High-Skilled Immigration

Harnessing Global Talent for Regional Innovation

Three ways the executive branch can streamline visa pathways to support new regional innovation hubs
April 25th 2023

Executive Summary

In August 2022, President Biden signed the CHIPS and Science Act into law, kickstarting one of the biggest legislative efforts in recent memory to spur innovation in the United States. A central part of the endeavor is to bring together local businesses, universities, federal laboratories, and other partners in new “regional innovation hubs” to boost technological development. 

How far this effort goes will depend on the talent — both domestic and international — the new hubs can attract. This brief offers a few critical agency-level actions that will help fledgling hubs take full advantage of the opportunity by strengthening their ability to recruit and retain international talent.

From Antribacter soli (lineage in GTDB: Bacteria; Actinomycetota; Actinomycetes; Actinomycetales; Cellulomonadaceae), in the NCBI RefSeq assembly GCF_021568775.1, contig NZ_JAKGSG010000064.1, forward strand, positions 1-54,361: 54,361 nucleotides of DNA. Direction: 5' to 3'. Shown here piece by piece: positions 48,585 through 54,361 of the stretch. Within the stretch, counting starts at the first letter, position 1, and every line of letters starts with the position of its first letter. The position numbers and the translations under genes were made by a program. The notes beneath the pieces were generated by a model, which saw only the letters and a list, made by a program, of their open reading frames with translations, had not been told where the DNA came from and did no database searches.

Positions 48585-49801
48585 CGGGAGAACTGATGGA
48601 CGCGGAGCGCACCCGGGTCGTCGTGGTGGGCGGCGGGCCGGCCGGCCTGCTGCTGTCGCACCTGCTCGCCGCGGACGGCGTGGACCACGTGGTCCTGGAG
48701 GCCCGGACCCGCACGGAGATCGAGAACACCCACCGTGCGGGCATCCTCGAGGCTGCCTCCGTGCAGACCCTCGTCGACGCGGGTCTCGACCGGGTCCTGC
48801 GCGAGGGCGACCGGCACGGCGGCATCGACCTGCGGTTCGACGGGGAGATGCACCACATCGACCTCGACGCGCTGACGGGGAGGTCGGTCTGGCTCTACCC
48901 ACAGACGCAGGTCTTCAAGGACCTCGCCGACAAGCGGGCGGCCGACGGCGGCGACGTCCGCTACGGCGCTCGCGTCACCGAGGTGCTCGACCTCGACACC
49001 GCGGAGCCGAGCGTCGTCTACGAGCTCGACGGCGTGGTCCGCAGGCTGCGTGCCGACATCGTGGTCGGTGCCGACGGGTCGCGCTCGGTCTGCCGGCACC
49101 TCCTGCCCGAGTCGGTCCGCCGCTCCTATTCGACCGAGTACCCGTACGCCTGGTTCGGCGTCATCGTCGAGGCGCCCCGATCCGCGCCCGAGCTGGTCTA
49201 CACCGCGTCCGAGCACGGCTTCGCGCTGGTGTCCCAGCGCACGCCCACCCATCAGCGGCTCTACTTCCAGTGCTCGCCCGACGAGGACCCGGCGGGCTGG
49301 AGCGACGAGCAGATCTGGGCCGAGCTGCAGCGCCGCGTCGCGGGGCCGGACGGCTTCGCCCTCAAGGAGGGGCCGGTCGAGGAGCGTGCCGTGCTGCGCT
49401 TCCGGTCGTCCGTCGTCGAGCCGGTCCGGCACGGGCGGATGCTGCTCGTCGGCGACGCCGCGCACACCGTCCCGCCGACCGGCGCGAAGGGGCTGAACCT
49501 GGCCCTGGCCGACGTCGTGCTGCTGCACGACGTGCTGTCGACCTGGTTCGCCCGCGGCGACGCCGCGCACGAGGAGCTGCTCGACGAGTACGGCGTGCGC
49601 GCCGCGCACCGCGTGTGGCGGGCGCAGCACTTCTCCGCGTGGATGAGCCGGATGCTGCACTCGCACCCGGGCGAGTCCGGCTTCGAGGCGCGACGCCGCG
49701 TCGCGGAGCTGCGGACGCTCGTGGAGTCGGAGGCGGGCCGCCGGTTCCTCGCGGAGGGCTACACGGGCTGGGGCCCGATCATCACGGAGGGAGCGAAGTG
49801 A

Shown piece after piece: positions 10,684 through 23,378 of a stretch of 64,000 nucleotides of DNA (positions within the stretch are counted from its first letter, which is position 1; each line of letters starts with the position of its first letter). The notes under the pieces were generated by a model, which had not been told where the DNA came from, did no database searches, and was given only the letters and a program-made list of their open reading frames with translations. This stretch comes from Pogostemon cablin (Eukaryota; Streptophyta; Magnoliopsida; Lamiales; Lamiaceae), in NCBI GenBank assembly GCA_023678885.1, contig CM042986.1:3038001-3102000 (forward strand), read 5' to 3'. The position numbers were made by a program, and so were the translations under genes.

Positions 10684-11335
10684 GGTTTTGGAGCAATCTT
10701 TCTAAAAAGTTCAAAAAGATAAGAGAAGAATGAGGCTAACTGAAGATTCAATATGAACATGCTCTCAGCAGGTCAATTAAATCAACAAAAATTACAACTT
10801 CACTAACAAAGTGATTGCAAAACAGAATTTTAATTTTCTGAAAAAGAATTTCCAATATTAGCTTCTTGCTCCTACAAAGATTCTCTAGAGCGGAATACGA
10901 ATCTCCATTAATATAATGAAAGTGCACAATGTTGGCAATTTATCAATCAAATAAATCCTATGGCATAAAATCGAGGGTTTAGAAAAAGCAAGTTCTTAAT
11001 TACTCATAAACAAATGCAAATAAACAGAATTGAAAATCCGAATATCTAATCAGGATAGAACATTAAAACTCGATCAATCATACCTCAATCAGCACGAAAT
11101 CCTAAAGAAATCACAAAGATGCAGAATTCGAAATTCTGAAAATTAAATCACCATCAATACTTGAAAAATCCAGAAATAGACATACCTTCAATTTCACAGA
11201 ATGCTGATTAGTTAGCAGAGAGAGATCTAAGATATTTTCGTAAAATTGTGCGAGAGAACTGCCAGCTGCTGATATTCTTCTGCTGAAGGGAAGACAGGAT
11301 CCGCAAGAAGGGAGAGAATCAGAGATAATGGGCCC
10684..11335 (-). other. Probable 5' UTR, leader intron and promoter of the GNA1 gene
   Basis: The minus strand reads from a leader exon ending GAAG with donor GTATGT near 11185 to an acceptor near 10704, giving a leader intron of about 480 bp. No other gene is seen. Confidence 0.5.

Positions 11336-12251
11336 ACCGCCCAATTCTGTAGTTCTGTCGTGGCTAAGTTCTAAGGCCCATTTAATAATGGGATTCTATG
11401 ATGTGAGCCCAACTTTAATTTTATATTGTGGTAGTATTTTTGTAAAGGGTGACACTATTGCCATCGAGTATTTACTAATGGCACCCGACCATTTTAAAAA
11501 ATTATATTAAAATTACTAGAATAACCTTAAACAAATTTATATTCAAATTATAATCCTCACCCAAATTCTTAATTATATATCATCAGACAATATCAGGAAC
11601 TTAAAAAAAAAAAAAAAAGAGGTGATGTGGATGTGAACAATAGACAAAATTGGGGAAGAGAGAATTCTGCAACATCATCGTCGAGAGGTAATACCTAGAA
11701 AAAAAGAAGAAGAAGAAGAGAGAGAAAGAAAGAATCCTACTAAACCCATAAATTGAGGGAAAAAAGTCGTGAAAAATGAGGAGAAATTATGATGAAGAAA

• U.S. Citizenship and Immigration Services (USCIS) regulations and policy guidance can ensure regional innovation hubs can access cap-exempt H-1Bs.
  • Federal departments and agencies — including the National Science Foundation (NSF), the Department of Energy (DOE), and the Economic Development Agency (EDA) — can improve retention of STEM talent by acting as an “Interested Government Agency” to request waivers for J-1 visa holders who will participate in regional innovation initiatives and would otherwise be subject to the two-year home residency requirement.
  • New regional innovation hubs can help participating noncitizens qualify for O-1, EB-1, and EB-2 National Interest Waiver visas by creating channels for experts to offer statements validating their accomplishments and contributions to the field.